Dr Christiana Northrup, touched a chord with me when she explored her own battle with accepting her vulnerability, rather than denying it to survive in workplaces and relationships, where, once cast in the role of a "strong woman" you can do anything except reach out to others and say "I need you" or even acknowledging you are struggling. This was a huge issue for me and I suspect many other women who have had successful careers, where they have had considerable reponsibility and power and shows of weakness were repressed.
It saddens me that so many women get put on anti-depressants by doctors around the time of peri-menopause, where bioidentical hormones can smoothe bumpy emotional rides such as my own.
Personally I would never go down the path of synthetic oestrogen replacement, but this is an issue for all women to research and discuss with their health practitioner(s). Bioidentical hormones are not cheap, so women in precarious financial scenarios are further disadvantaged here. The trick is, to be informed and make choices that work for you, as well as allowing yourself time out, to deal with the emotional changes you may well need to explore, confront and embrace.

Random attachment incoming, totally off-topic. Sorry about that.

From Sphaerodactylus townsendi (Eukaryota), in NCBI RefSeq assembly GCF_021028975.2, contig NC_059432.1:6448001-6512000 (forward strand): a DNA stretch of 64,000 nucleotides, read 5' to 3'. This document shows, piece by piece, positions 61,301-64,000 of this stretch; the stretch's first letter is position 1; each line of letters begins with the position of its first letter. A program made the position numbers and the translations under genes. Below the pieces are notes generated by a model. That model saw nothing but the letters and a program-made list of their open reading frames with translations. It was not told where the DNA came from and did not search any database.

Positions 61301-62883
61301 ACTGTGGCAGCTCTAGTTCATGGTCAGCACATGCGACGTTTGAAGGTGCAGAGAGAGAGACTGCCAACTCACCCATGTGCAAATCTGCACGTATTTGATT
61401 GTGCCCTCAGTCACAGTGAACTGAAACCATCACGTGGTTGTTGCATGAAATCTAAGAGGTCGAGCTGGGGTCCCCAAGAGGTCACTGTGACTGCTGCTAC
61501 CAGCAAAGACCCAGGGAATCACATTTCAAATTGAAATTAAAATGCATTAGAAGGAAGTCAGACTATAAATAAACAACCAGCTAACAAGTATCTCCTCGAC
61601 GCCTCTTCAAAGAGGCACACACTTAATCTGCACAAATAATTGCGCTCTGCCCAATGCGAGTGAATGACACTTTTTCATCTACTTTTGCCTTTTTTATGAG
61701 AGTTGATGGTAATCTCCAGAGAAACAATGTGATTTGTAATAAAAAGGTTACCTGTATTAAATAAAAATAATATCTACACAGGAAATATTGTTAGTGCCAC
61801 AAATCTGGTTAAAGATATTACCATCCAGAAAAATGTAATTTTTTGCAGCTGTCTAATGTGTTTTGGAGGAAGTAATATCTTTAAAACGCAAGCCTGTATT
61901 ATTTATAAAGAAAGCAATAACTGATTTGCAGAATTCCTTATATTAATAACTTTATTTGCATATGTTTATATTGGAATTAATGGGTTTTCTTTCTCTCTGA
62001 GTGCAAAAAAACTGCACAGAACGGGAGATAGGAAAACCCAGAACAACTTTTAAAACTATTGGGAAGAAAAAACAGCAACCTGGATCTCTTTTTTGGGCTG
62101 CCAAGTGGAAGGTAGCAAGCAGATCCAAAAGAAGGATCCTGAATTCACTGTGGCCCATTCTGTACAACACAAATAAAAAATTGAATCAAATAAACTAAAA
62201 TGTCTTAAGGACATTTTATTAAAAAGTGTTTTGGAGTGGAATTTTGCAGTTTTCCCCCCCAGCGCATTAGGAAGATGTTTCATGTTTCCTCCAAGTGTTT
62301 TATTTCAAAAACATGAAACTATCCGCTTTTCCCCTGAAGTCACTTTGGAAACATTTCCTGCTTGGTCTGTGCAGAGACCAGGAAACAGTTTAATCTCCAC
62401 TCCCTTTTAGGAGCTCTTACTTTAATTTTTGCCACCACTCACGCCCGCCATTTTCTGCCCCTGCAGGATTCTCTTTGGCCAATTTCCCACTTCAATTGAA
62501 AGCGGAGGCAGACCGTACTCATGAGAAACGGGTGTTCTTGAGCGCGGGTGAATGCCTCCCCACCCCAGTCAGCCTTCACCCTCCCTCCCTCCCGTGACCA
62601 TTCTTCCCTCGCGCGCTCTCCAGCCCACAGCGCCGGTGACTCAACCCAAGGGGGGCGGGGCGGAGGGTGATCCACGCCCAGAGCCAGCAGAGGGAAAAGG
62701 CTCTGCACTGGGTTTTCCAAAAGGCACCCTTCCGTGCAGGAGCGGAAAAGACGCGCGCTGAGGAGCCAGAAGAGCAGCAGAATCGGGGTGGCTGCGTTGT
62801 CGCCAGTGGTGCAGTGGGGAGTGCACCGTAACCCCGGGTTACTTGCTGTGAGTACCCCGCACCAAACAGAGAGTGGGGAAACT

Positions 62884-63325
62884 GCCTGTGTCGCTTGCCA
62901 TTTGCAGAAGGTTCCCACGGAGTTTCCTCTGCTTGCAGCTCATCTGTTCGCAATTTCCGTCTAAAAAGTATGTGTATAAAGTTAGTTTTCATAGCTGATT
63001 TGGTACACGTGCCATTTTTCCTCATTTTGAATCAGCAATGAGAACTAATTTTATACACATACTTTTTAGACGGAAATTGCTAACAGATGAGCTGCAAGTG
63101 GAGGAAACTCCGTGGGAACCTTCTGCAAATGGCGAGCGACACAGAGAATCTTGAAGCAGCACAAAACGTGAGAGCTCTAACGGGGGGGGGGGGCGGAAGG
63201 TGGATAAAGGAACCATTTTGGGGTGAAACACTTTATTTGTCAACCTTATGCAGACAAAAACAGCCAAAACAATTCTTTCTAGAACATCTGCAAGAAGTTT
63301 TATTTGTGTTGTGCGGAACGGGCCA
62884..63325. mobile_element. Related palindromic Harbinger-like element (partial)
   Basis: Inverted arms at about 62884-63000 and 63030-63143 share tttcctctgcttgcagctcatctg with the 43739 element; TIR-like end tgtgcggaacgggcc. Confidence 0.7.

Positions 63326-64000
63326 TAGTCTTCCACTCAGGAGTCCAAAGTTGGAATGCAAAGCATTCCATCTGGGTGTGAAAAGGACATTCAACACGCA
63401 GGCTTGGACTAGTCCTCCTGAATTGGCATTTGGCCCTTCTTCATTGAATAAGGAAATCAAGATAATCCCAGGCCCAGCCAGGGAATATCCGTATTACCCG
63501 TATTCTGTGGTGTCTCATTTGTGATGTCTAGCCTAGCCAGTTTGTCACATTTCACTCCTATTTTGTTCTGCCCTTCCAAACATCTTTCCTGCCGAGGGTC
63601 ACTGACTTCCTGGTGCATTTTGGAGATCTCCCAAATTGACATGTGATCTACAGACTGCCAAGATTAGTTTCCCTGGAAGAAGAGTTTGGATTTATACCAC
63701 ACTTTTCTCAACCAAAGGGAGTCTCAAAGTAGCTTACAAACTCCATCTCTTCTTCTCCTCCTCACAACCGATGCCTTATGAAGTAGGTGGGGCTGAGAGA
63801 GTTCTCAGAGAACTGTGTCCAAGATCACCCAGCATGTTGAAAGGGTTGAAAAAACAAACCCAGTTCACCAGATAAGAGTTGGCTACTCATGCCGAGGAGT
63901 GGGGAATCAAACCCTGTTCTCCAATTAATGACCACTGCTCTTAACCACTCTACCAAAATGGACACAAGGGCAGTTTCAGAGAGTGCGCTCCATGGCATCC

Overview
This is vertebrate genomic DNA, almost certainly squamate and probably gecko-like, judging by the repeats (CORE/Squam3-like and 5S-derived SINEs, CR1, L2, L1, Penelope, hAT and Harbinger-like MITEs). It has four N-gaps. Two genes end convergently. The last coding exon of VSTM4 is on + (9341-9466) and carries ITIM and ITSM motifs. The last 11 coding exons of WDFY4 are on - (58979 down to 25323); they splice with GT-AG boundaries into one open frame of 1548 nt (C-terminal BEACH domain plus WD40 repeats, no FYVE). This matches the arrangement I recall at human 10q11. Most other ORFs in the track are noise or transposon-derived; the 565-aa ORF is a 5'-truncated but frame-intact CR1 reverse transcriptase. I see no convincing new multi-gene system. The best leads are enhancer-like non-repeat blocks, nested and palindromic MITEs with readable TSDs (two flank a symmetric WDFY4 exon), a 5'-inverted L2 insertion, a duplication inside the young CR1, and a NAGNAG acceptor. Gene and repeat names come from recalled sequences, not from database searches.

Another essential thing for women to get checked out, if they are having mood swings and feeling exhausted and lack lustre at any age is their thyroid function. Either hypo or hyper thyroid function is more common as women reach the climacteric, affecting up to one in eight women. Undetected hypo or hyper thyroid activity are very dangerous medical conditions with dire consequences if not treated. My own thyroid was underactive and luckily picked up early. It explained why I was always exhausted and gaining weight that I just couldn't take off.
As for me now, my main concern is that we ensure future generations of women are informed and educated about the climateric and the physicall and emotional changes they may encounter. I hope the days of the stereotypes of "the mad woman in the attic" and the "hysterical woman" may be put well behind us, along with the taboo of openly discussing menopause, even between ourselves. Surely something so natural, should be seen as a rite of passage and something for women to both know about and celebrate, rather than be condemned to secrecy and even perhaps shame?
My menopause may not have been a smoothe one, but nearing the end of it and having made enormous changes to my life that parallel its course, I can honestly say that my climateric has been a catalyst for positive transformation.